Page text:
Sixth sense: Two bottom seeds find way to championship games
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Finally healthy, Willie Parker and the Steelers are rolling along
What Vince Young's body language says, 10 Things I Think and more
NASHVILLE, Tenn. -- We all could have envisioned a Baltimore-Pittsburgh championship game materializing. But Philadelphia-Arizona? With the Cardinals hosting? Not quite the Rays making the World Series, but the way Arizona was playing in December, it's close.
Eli Manning had just been intercepted again by the Eagles with three minutes left in New Jersey late Sunday afternoon, and Philadelphia's 23-11 upset of the Giants was sealed. Right about then, Ken Whisenhunt's cell phone rang in his living room in Arizona.
"You are not only playing in the NFC Championship game next Sunday,'' I said. "You are hosting the NFC Championship game next Sunday.''
"Isn't that great?'' he said. "Fantastic. Four, five weeks ago, who would have believed it?''
Think of the headlines from the weekend. That's the biggest one. A team with 28-, 21- and 40-point losses since Thanksgiving hosting a league championship game. But the other headlines are pretty strong too:
McNabb, yanked in November, leads Eagles to fifth title game this decade.
Flacco, no Fluke-o, the rookie QB wins his first two playoff games.
Will third Steelers-Ravens meeting of year be another Texas Steel Cage Match?
Eagles, Steelers in a possible Keystone State Super Bowl.
Two top seeds combine for 21 points, go down with a whimper.
Giants, winners of 4 of last 5 last year, lose 4 of last 5 this year.
Did Eli Manning's easy-to-decipher cadence cost the G-Men their season?
Sixth seeds 4-0 after two playoff weekends... all, of course, on the road.
Kurt Warner bids to be second QB to pilot different teams in Super Bowl.
It's weird, it's odd, it's what happens in the NFL every January. Flacco and Derrick Mason and Santonio Holmes and Larry Fitzgerald and Darnell Dockett and LaMarr Woodley and Brodrick Bunkley are bursting into our living rooms, and we don't know them, but we really like the stories they're writing.
The Arizona bounceback started in a stone-cold sober locker room in Foxboro three weeks ago.
Whisenhunt, searching for the right thing to say after being pulverized 47-7 by the Patriots, knew his team was on the verge of erasing all the goodwill and good feeling that winning the division championship of a weak division had created. He told me he said to his team, "Anybody who wants to play in the playoffs better show up in practice this week.'' And he formulated plans to put his players in pads for training camp-like practices. It's a Steeler thing to do, and Whisenhunt learned the Steeler way well as the offensive coordinator there before taking the Cardinal job.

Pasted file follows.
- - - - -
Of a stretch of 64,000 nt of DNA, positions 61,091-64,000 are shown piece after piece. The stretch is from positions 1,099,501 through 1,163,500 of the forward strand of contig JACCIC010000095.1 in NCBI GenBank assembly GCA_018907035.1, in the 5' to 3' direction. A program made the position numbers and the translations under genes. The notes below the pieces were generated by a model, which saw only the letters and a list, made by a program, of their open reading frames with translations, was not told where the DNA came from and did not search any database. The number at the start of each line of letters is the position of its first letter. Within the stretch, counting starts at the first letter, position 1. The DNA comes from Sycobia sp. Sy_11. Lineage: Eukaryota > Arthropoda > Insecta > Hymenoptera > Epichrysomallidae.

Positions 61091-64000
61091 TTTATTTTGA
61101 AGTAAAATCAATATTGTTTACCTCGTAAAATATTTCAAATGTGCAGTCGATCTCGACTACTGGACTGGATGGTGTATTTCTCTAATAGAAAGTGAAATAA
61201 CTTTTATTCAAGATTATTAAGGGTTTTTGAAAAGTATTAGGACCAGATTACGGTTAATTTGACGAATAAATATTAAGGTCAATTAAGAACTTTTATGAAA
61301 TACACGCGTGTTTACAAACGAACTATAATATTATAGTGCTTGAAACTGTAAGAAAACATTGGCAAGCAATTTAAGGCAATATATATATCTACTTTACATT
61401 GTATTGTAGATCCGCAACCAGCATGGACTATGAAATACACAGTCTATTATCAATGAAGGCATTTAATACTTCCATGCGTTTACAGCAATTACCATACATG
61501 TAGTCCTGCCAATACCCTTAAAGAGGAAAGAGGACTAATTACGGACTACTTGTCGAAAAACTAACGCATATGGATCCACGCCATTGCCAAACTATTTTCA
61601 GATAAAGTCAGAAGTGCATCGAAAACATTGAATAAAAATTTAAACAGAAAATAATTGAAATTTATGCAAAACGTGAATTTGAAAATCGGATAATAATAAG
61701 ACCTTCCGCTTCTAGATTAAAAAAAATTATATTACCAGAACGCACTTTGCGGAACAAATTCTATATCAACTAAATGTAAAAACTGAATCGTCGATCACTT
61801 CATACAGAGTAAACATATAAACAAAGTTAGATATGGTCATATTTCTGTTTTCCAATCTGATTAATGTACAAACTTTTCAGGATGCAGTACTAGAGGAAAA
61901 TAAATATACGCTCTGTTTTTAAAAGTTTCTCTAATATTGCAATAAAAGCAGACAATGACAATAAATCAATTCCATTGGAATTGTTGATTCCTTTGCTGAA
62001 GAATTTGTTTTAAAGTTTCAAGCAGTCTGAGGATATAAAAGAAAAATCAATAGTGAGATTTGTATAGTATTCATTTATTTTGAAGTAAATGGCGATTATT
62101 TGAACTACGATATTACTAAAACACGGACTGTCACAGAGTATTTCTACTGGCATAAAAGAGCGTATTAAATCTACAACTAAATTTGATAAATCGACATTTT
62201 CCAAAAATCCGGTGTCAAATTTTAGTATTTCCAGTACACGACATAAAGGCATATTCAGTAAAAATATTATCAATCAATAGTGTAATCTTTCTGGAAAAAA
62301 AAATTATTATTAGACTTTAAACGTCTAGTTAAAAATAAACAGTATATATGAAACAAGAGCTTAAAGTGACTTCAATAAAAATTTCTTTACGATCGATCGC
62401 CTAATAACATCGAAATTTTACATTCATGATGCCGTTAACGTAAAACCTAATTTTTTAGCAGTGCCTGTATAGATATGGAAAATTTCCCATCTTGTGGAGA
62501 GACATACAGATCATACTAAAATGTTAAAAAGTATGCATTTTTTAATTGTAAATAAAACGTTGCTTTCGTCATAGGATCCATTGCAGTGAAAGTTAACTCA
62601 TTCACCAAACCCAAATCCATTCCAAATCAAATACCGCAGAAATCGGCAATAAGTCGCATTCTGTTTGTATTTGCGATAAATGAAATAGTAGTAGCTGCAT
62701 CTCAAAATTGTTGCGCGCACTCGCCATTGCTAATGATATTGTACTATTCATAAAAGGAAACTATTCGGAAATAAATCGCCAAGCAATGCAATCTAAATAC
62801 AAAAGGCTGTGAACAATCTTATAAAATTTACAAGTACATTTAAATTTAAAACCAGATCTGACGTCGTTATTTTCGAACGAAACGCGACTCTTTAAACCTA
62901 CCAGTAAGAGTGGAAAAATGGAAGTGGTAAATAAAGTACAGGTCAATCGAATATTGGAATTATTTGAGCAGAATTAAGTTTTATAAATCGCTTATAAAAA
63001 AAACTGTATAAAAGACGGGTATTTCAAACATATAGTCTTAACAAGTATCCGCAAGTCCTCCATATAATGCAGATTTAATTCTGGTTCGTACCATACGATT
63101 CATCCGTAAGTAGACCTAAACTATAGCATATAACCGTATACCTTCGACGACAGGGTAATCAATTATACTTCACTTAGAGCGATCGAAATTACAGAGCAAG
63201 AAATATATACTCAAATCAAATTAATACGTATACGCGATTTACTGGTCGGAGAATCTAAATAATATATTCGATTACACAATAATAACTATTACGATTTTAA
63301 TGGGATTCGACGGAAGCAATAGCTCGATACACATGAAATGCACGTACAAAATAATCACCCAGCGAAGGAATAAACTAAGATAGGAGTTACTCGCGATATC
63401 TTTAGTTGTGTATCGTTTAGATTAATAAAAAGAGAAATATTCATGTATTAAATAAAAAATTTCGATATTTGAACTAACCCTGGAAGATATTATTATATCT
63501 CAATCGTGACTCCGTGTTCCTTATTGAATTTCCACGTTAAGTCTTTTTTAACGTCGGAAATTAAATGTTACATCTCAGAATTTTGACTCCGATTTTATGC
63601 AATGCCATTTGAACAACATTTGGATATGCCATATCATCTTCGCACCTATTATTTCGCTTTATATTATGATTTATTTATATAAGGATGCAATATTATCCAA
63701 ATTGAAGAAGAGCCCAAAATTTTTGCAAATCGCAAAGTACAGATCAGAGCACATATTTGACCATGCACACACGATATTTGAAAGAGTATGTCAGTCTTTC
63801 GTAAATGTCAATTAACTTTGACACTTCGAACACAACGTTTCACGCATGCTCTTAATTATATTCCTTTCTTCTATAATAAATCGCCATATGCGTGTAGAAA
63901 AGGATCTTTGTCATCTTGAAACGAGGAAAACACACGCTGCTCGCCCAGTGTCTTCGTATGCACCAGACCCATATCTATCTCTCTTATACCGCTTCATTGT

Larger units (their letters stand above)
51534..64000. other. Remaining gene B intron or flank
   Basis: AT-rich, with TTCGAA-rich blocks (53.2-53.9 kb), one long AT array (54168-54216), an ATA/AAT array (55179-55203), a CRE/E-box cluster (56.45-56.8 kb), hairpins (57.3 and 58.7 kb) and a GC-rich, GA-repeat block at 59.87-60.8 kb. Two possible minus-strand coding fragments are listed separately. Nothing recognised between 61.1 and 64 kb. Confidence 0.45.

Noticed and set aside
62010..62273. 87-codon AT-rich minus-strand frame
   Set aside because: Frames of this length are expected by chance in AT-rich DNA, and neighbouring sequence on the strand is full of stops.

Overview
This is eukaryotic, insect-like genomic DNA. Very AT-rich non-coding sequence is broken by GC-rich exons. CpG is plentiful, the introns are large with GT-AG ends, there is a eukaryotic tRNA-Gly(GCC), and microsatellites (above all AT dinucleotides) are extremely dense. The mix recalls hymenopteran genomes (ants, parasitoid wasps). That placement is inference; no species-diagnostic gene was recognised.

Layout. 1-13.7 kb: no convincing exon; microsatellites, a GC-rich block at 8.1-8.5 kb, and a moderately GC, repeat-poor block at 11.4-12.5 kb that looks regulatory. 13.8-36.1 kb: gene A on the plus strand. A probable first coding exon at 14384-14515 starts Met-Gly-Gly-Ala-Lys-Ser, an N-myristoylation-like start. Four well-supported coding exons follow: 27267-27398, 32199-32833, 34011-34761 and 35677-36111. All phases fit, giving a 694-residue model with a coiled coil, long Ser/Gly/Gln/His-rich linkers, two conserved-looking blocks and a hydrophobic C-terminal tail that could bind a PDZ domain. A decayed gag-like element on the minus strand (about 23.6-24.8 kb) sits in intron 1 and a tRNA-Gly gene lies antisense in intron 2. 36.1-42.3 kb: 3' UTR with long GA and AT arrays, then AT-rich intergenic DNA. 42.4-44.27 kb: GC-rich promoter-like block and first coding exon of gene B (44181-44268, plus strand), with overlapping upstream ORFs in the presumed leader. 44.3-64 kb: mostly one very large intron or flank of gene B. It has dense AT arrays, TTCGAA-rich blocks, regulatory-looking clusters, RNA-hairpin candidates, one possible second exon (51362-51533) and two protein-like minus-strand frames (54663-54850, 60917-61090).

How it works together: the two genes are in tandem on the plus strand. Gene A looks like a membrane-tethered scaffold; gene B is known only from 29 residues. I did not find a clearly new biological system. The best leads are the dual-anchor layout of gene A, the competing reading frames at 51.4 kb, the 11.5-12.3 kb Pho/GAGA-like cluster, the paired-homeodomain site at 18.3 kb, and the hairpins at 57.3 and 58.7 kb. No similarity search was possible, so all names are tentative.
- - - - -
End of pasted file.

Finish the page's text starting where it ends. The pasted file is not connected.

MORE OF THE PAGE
Remember the day of that Cardinals-Patriots game? A snowy, windswept day in Massachusetts, and it took three hours for the de-iced Cardinal charter to get off the ground in nearby Providence after the game because of weather. The team sat on the plane, stewing in its juices. Then, because of severe headwinds, the plane had to stop in Minneapolis in the middle of the night to refuel. A trip of five-and-a-half hours took 11. The Cards landed in Phoenix at 5 a.m. Mountain Time.
"Miserable,'' said Whisenhunt, describing the trip. "Stuck on a plane, living with that horrible performance, digesting it for that long. But I think it actually helped from the standpoint of getting everyone to think about it and understand what a sense of urgency we needed to have. As I look back, it was a blessing in disguise.''
The players understood why they had to put the pads back on; it was part penalty and part back-to-basics. Most teams go padless late in the season, and some very rarely wear them once camp breaks, in an effort to keep players fresh in a long season. Whether it was the pads or the sense of desperation or the public humiliation the team took for getting taken to the woodshed three times, something worked.